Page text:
Bullying is not something we do. It is something we allow to happen.
It begins with our own inner bully and inner victim. There is a dance between bully and victim that takes both partners to complete. If either one changes the steps, the dance falls apart. My antidote to bullying is a liberal use of the 3Rs and the power of the pride (your support system of like-minded friends). I found the power of the pride in South Africa, where I witnessed a pride of lionesses acting together to accomplish feats that were impossible to do alone. In the teenage girl world, lioness power is translated into girl power. Bullying is the antithesis of girl power. A liberal use of the 3Rs (respect for self, respect for others and responsibility for your actions), as well as a focus on building a support group will end the bully/victim dance.
Each of us chooses to play the role of bully or victim within ourselves every day. Every time we talk meanly to ourselves, "I can't believe you did that! How could you have been so stupid," we are feeding our inner bully. A practice of positive self-talk is one way to treat yourself as if you were precious--because you are. If you can pattern self-care for your teen, she will see it as a normal state. That way she won’t buy into catty behavior since she respects herself too much.
Respect others by recognizing that your sisters, both biological and social, are part of your pride. Build respect for others by courting compassion. You will have lots left over if you practice on yourself first. When you strengthen your pride by building them up--instead of being snarky--you will have a support system to ask for help when you need it. You won't feel like a victim anymore, and you won’t pattern that for your teen. Show her that no one can bully you, if you don't play the victim. Change the dance by sending compassion far and wide. Show her how to use her girl power for good.
Take responsibility for your actions when you mess up--and you will because we all do. Fess up and apologize. Taking responsibility shows that you have courage, and that you believe in yourself enough to admit when you have made a mistake. This is especially important when you are apologizing to your child.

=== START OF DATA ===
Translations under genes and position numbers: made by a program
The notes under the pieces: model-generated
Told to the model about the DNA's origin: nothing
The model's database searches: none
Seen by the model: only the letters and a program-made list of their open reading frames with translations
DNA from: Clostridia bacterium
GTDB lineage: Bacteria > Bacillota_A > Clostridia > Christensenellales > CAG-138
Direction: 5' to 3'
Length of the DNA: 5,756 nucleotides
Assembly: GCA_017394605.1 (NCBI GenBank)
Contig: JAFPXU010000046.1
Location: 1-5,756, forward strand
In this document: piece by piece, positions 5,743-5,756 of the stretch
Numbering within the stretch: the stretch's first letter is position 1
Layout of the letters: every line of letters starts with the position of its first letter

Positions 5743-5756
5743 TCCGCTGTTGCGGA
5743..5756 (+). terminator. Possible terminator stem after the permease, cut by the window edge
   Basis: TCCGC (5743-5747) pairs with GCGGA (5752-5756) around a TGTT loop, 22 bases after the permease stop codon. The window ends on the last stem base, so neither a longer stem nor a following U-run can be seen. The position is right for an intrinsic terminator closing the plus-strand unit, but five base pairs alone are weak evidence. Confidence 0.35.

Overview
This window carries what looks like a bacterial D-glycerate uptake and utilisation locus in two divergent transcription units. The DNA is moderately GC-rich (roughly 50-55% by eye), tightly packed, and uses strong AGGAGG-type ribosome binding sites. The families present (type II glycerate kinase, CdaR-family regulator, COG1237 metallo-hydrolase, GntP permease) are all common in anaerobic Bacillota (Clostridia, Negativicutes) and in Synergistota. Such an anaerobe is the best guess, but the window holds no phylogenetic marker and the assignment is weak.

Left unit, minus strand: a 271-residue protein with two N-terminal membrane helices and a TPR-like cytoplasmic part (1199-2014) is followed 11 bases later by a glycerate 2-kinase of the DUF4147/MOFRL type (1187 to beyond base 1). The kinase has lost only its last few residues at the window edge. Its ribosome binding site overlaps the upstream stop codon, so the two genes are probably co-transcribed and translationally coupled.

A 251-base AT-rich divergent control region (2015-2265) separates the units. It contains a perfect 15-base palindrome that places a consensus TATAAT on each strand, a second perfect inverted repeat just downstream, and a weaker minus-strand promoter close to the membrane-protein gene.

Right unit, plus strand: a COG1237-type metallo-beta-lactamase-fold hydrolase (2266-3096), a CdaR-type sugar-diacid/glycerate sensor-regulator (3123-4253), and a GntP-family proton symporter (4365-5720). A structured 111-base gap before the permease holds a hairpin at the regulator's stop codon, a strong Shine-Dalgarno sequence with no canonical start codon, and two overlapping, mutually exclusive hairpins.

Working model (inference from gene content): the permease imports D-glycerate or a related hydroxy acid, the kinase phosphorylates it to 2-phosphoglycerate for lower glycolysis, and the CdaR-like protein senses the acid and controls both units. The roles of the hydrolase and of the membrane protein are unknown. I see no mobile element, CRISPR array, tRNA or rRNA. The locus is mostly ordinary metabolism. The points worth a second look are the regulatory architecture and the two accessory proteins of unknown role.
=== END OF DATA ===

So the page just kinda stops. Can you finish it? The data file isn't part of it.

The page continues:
When you can walk away, instead of engaging in catty behavior, you show your teen what that looks like in practice. You have a lot of girl power, so use it to increase the level of loving kindness in the universe, thereby becoming impervious to social media negativity. When you practice this daily--by forgiving other people for cutting you off in traffic or taking their sweet time to wait on you--you will empower your teen to forgive the mean girls and not engage in similar behaviors.
We are not superwomen, and we cannot do it all ourselves. Be a good friend to people who have similar goals as you and build your pride. Then you will have someone to call on for help. This will teach your teen that she does not have to be an island. She can make good friends by being a good friend. And she will have support when she needs it.
Other peoples’ opinions of you are none of your business. If you continually focus on other peoples’ opinions, you will lose your sense of self, which is the basis for your self-respect. For approval junkies, this takes practice. Begin today by unplugging from the opinions of others to build your own happiness.
A focus on competition leads to “compare and despair.” When you continually compare yourself or your life to the lives of others, you will lose your own identity. You will merely be a shadow of someone else. Only you can change your focus away from comparison and toward connection. Try to see past the shiny exterior of someone you are jealous of--for whatever reason--and send them compassion instead.
When you have an outward focus for the source of your problems, the solution remains elusive. You are dooming yourself to a life of victimhood. If you have made a mistake, own it. Take all the energy you would have used pointing fingers and put it into making amends instead.
There is no expert or shining knight on a white horse who will ride in and save the day. Only you can save your own day. As harsh as this may sound, it is actually good news. Since you are in charge of your own actions, you can begin today. There is no need to wait for someone else. Take care of yourself by practicing compassion and self-care, and then teach your teen to do the same.
You cannot change other people or their past actions. Do not dwell on the actions of others because it is a waste of time. You cannot change other people, and you definitely cannot change the past. You can only change your actions in this moment. Take all of the energy you would have used dwelling on the actions of others and use it on self-care. Take a walk, read a book or take a bath. All of these are a better use of your time.
How do we stop bullying? We begin by treating ourselves better, thereby ending the allure of victimhood. When we practice self-care, we have energy left over to treat others with kindness. We use compassion to build a pride of supporters, and then ask for help when we need it. We take responsibility for our actions and our life, without waiting for someone else to fix our broken pieces.
Bullies don't apologize and victims don't forgive. Choose a different path. Choose courage and compassion--instead of mockery and blame. We must teach girls to use their girl power for good, building up their pride mates, instead of tearing them down. Use your girl power for good and watch your pride grow.
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